ERRORS, MISTAKES, OR INACCURACIES ON THE SERVICE;
PERSONAL INJURY OR PROPERTY DAMAGE RESULTING FROM YOUR USE OF THE SERVICE;
ANY UNAUTHORIZED ACCESS TO OR USE OF THE SERVICE;
ANY INTERRUPTION OR CESSATION OF THE SERVICE;
ANY VIRUSES OR MALICIOUS CODE TRANSMITTED TO OR THROUGH THE SERVICE BY ANY THIRD PARTY;
ANY CONTENT WHETHER SUBMITTED BY A USER OR YOUTUBE, INCLUDING YOUR USE OF CONTENT; AND/OR
THE REMOVAL OR UNAVAILABILITY OF ANY CONTENT.
THIS PROVISION APPLIES TO ANY CLAIM, REGARDLESS OF WHETHER THE CLAIM ASSERTED IS BASED ON WARRANTY, CONTRACT, TORT, OR ANY OTHER LEGAL THEORY.

YOUTUBE AND ITS AFFILIATES’ TOTAL LIABILITY FOR ANY CLAIMS ARISING FROM OR RELATING TO THE SERVICE IS LIMITED TO THE GREATER OF: (A) THE AMOUNT OF REVENUE THAT YOUTUBE HAS PAID TO YOU FROM YOUR USE OF THE SERVICE IN THE 12 MONTHS BEFORE THE DATE OF YOUR NOTICE, IN WRITING TO YOUTUBE, OF THE CLAIM; AND (B) USD $500.

Allow me to break out the important language from all of the above:

“YOUTUBE . . .WILL NOT BE RESPONSIBLE FOR . . . ANY CONTENT.”

Not content to limit liability for content posted by others, YouTube even states that it will not be responsible for content it posts. Thus, at least according to its own Terms of Service, YouTube can publish that you are a “no good, lying pony soldier,” and still be free from liability.

This is where things get strange. You might think that there could never be a situation where YouTube could defame you with impunity, based on its own self-serving Terms of Service. But when you post on one of these social media sites, you agree to the Terms of Service. Here, under a strict interpretation of the Terms of Service, you have agreed that YouTube can defame you.

Now, in reality, YouTube has no reason to post a defamatory video about you. But YouTube does put disclaimers under videos that don’t share the company’s political views. This language would prevent you from claiming the disclaimer is defamatory, or caused you emotional distress, or whatever.

Facebook

3. Limits on liability

We work hard to provide the best Products we can and to specify clear guidelines for everyone who uses them. Our Products, however, are provided “as is,” and we make no guarantees that they always will be safe, secure, or error-free, or that they will function without disruptions, delays, or imperfections. To the extent permitted by law, we also DISCLAIM ALL WARRANTIES, WHETHER EXPRESS OR IMPLIED, INCLUDING THE IMPLIED WARRANTIES OF MERCHANTABILITY, FITNESS FOR A PARTICULAR PURPOSE, TITLE, AND NON-INFRINGEMENT. We do not control or direct what people and others do or say, and we are not responsible for their actions or conduct (whether online or offline) or any content they share (including offensive, inappropriate, obscene, unlawful, and other objectionable content).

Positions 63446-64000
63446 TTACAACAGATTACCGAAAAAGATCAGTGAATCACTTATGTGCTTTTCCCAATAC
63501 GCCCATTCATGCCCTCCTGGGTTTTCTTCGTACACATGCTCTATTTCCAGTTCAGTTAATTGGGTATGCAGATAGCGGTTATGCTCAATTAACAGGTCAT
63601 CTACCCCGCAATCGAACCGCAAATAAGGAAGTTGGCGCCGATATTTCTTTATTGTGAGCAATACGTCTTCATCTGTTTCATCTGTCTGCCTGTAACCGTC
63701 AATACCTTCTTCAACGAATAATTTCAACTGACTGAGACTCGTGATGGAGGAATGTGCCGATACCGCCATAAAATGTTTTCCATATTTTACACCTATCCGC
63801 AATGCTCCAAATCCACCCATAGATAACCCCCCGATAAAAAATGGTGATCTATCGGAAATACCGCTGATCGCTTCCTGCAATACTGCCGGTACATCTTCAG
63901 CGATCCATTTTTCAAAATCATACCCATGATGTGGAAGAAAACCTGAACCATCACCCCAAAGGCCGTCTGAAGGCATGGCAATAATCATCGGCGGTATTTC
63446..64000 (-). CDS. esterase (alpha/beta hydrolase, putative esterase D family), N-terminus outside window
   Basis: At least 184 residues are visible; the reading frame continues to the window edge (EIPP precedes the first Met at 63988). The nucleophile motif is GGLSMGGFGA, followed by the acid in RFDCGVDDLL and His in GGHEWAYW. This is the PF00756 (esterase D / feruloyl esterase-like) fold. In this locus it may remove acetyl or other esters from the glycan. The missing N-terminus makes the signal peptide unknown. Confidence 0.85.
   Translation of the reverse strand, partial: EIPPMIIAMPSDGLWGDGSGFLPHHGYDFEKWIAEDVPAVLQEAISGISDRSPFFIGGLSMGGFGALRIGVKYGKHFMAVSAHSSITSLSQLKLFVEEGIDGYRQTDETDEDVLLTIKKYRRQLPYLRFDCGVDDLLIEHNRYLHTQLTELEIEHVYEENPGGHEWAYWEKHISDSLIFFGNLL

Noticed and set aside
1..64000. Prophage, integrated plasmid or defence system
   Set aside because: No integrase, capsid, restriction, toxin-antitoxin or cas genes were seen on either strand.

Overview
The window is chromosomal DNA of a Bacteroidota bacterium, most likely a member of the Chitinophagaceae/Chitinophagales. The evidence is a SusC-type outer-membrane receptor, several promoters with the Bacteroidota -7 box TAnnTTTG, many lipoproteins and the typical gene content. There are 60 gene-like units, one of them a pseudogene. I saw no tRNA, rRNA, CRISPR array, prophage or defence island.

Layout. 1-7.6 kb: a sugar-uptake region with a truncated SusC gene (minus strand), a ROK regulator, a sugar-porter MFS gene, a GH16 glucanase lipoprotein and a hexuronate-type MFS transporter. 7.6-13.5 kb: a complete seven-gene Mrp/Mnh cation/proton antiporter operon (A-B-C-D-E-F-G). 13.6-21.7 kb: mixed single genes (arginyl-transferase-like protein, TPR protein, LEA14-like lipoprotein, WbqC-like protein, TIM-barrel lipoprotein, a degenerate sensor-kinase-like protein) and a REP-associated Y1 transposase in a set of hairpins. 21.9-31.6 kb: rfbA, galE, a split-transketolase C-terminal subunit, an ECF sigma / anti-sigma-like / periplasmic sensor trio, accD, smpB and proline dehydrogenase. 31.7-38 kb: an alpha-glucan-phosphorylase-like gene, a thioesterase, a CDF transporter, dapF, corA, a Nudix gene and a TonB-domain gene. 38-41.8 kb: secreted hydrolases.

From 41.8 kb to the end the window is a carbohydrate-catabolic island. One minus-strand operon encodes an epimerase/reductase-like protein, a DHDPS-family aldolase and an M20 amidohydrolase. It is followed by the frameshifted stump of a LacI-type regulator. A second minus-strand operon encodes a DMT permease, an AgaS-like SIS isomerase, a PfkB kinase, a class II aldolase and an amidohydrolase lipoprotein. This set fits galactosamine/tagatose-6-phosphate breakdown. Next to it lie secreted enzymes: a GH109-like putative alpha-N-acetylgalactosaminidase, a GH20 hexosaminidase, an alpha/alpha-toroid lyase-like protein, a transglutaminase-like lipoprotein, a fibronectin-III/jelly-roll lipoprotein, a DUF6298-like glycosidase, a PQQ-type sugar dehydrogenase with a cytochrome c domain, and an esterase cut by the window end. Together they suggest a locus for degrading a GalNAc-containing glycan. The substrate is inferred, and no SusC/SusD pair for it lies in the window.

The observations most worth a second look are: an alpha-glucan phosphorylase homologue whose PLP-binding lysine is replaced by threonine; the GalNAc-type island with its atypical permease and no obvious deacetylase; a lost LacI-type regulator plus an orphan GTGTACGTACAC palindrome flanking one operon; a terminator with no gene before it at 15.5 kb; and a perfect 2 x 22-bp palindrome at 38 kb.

We cannot predict when issues might arise with our Products. Accordingly, our liability shall be limited to the fullest extent permitted by applicable law, and under no circumstance will we be liable to you for any lost profits, revenues, information, or data, or consequential, special, indirect, exemplary, punitive, or incidental damages arising out of or related to these Terms or the Facebook Products, even if we have been advised of the possibility of such damages. Our aggregate liability arising out of or relating to these Terms or the Facebook Products will not exceed the greater of $100 or the amount you have paid us in the past twelve months.

4. Disputes

We try to provide clear rules so that we can limit or hopefully avoid disputes between you and us. If a dispute does arise, however, it’s useful to know up front where it can be resolved and what laws will apply.

For any claim, cause of action, or dispute you have against us that arises out of or relates to these Terms or the Meta Products (“claim”), you agree that it will be resolved exclusively in the U.S. District Court for the Northern District of California or a state court located in San Mateo County. You also agree to submit to the personal jurisdiction of either of these courts for the purpose of litigating any such claim, and that the laws of the State of California will govern these Terms and any claim, without regard to conflict of law provisions.

Again, allow me to pull out the key language: “We are not responsible for . . . any content . . .”

Instagram

Who Is Responsible if Something Happens.

Our Service is provided “as is,” and we can’t guarantee it will be safe and secure or will work perfectly all the time. TO THE EXTENT PERMITTED BY LAW, WE ALSO DISCLAIM ALL WARRANTIES, WHETHER EXPRESS OR IMPLIED, INCLUDING THE IMPLIED WARRANTIES OF MERCHANTABILITY, FITNESS FOR A PARTICULAR PURPOSE, TITLE, AND NON-INFRINGEMENT.

We also don’t control what people and others do or say, and we aren’t responsible for their (or your) actions or conduct (whether online or offline) or content (including unlawful or objectionable content). We also aren’t responsible for services and features offered by other people or companies, even if you access them through our Service.